Mira Mohr - Sylvia Mohr - 2
The Tethered Beads of Time: The photograph pinned to the wallboard in the upper left hand corner is of my mother’s recently born great-grandchild, Mira. She is the second daughter of the oldest son, Matthew, of my brother, Jim, and his wife, Mercedes. Linda and I attended the wedding of Matthew and his spouse, Heather, in Las Vegas.

August 4, 2019

On Friday night, July 12, 2019, my mother was sent to St. Mary’s hospital in Long Beach because of very high blood pressure and low levels of oxygen absorption. She had been losing weight in the preceding weeks, and was down to 115 pounds. She spent four full days at the hospital, during which I had a chance to talk with Dr. Ferrera, a superb physician who had attended my mother the only previous time she had stayed there for any length of time. In the fall of 1996, she was hospitalized for pneumonia, but fought it off rather quickly and her health then leveled off for the next 20 months.

Dr. Ferrara was refreshingly honest, in his assessment of my mother’s condition three years after his first remediation. He assured me that her vital sign were fundamentally sound. “She’s not in the check-out line, or if she is, she’s way back.”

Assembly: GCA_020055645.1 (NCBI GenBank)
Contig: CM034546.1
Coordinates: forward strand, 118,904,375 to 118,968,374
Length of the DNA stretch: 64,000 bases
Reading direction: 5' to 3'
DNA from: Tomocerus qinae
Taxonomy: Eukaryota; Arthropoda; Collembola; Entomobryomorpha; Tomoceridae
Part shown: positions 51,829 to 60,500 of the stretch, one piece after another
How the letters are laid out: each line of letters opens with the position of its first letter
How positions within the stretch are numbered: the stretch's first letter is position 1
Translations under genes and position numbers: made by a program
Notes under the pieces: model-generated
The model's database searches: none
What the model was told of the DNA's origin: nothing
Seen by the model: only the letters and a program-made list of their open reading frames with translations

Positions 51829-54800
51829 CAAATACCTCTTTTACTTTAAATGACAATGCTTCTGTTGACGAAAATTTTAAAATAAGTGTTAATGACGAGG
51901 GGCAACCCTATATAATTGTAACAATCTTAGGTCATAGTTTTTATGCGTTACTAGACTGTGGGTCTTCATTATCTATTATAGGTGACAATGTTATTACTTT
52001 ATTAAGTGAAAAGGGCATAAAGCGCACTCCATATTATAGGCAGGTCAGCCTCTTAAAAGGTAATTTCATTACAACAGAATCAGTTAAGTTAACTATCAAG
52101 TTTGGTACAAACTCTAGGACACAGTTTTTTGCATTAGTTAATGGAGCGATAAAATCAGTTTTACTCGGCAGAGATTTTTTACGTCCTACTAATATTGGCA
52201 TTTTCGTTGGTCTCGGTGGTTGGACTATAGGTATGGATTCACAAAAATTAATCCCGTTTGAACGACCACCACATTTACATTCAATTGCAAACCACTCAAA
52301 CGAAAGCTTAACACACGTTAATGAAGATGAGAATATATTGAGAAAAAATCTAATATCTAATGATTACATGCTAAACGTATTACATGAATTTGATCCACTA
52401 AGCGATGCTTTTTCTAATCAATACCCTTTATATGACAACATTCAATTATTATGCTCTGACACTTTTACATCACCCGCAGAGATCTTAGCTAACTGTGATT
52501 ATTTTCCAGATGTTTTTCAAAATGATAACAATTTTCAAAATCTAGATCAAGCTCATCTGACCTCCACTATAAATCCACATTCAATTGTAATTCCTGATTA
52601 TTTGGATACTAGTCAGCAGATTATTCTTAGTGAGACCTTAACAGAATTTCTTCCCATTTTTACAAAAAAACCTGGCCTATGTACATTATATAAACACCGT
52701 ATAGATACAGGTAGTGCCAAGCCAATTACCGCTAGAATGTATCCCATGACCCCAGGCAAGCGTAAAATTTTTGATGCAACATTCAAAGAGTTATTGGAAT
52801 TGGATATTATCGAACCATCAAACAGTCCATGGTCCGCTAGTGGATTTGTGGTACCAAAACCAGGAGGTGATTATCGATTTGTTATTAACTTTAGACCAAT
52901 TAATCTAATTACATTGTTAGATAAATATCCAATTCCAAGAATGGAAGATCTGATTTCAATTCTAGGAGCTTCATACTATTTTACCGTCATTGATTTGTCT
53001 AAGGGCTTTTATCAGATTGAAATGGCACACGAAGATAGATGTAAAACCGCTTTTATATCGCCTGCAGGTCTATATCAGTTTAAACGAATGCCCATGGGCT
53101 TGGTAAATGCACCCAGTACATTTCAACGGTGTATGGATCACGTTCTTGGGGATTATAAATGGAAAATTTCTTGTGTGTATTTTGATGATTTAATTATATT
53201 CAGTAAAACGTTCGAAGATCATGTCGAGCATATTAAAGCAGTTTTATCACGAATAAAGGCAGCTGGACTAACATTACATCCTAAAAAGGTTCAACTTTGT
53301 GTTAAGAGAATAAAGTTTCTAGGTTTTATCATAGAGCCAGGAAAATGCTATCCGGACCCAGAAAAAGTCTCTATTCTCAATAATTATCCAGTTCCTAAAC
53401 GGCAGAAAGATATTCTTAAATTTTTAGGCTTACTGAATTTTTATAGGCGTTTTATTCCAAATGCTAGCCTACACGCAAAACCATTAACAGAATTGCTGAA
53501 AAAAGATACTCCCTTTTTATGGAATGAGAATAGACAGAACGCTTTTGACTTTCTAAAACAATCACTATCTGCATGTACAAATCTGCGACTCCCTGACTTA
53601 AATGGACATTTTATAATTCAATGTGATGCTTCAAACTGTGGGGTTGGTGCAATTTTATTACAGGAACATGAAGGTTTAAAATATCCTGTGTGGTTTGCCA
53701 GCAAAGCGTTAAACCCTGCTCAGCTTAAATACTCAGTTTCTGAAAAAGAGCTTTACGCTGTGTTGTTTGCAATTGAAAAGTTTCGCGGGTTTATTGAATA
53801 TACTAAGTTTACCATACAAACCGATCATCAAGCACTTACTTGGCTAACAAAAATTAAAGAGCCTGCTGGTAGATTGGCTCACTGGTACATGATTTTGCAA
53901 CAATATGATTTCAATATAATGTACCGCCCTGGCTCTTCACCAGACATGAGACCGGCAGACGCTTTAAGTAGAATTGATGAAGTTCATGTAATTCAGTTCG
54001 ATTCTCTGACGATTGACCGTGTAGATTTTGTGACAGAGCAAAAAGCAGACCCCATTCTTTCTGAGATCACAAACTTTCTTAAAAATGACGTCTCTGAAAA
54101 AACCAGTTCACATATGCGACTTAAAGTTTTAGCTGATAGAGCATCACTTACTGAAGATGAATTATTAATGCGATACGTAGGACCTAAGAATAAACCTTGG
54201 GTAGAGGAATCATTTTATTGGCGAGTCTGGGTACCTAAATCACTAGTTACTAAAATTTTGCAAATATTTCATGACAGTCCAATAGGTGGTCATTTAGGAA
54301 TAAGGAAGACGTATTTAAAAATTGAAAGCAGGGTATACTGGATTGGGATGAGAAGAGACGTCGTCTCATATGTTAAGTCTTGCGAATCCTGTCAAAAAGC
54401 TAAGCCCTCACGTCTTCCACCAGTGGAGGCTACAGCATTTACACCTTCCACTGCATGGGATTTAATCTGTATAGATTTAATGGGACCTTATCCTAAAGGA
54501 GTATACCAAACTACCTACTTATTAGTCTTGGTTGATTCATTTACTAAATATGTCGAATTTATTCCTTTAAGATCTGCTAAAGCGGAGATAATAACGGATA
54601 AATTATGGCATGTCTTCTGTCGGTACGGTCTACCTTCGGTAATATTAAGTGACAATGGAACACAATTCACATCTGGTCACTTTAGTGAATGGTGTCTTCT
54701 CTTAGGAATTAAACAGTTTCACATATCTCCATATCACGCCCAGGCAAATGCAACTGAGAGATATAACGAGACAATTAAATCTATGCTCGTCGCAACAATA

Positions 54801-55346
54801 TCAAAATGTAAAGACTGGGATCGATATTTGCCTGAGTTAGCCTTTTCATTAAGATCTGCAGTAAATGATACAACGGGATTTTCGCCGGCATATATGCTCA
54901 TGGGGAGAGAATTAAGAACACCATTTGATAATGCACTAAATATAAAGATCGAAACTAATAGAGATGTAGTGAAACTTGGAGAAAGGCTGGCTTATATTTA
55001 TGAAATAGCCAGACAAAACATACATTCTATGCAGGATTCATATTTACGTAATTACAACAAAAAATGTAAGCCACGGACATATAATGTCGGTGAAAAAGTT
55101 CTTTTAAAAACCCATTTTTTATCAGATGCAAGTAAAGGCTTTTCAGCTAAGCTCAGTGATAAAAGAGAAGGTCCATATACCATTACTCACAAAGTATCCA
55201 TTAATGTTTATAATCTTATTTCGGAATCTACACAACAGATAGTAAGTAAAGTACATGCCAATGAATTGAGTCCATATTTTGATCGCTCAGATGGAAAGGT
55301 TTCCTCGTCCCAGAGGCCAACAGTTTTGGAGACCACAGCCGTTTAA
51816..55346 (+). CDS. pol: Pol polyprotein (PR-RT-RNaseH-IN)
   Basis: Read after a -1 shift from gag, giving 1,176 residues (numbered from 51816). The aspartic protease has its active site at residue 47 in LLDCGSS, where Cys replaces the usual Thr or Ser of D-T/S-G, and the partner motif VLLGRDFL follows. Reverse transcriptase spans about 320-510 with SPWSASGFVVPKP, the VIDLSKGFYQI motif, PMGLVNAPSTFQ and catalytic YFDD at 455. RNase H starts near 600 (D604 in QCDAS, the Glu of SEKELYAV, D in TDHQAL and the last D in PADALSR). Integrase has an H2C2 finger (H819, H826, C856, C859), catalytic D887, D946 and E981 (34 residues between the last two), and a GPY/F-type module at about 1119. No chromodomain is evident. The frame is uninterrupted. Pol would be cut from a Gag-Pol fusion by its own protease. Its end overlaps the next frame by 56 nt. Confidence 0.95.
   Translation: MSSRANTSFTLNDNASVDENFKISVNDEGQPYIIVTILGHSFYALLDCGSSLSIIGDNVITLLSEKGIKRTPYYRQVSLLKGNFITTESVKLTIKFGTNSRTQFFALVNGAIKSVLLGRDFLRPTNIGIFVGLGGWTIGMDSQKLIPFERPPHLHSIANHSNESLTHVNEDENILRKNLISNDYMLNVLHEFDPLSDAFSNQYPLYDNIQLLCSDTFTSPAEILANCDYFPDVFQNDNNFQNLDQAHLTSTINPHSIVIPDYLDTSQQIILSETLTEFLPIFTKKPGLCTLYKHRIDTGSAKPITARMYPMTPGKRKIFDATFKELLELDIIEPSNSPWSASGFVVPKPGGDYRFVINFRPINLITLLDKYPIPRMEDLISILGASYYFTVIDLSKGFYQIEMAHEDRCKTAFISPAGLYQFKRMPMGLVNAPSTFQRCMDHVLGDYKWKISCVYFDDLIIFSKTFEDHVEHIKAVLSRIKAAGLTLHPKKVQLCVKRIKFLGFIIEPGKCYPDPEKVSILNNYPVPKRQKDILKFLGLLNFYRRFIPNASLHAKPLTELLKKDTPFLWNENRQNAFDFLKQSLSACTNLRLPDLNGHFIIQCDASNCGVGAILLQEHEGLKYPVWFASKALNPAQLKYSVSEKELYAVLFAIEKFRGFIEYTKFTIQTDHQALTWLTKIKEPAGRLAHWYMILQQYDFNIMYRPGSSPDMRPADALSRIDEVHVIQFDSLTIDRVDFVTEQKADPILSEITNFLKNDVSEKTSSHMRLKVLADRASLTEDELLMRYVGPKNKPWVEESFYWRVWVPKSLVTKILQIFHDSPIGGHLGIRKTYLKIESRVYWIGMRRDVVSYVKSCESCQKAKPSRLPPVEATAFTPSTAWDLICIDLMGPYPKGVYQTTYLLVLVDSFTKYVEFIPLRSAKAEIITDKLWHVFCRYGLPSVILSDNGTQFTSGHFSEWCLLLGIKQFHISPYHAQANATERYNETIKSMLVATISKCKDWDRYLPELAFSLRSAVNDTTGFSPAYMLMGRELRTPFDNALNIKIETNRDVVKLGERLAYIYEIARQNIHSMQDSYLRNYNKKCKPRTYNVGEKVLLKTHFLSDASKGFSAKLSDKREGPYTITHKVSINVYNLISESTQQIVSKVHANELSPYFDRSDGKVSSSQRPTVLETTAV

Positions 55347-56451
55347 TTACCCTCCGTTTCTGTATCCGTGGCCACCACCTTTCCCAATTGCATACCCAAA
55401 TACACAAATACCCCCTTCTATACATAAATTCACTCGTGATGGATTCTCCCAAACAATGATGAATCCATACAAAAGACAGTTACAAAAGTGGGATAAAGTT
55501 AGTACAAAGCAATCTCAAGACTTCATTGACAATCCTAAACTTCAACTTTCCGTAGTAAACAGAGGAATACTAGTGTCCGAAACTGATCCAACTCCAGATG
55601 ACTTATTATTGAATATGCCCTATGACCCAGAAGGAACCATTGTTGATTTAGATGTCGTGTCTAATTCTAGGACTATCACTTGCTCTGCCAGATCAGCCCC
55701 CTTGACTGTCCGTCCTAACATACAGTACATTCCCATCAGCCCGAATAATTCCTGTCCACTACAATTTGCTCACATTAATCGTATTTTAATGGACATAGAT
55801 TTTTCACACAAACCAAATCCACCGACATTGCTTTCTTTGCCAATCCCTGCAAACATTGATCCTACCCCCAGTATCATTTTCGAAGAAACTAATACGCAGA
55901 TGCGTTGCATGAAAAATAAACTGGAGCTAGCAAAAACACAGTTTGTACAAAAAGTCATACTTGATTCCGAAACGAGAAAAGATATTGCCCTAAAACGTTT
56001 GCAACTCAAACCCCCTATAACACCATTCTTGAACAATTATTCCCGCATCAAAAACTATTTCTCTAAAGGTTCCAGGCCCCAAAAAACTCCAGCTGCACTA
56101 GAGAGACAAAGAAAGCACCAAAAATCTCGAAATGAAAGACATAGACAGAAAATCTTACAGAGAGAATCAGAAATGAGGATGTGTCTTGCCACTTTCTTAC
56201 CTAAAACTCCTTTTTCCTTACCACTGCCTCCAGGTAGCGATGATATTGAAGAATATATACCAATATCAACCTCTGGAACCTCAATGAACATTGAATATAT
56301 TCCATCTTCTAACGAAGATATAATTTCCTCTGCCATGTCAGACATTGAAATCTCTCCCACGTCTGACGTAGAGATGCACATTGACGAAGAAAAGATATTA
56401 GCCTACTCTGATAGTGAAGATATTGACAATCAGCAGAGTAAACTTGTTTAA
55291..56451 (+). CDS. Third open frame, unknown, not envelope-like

At that time, I decided not to shift my mother to hospice care. Tonight, though, August 4, 2019, having been informed that her breathing is being assisted with an oxygen delivery system, it appears that it is time for her to “enter hospice,” not that I have a lot of faith in that process. A poet friend once told me that hospice was just another word for slowly starving a person to death, and that that was exactly what she had watched her mother endure; unfortunately, nothing she tried to do could alleviate the suffering that hospice only exacerbated.

The alternative, of course, is to have her shuttled back and forth from the SNF to the hospital.

James Tate once used as an epigraph for a poem a sentence from Robert Penn Warren’s All the King’s Men: “You are alone with the Alone, and it is his move.”

Apparently, tonight, it is my move, though the first clause is in full effect.

This evening, as I said goodbye to her, I promised that I would return tomorrow. “I look forward to it,” she said, and I can only hope that she will remember that expectation, when she wakes during the night, bewildered as she seems to be as to what is happening to her.

Sylvia Mohr and Bill Mohr — First Week of June, 2019

I wrote the following blog entry in the early summer of 2019, but never posted it.

Sunday, June 9, 2019

Hawaii Reading Poster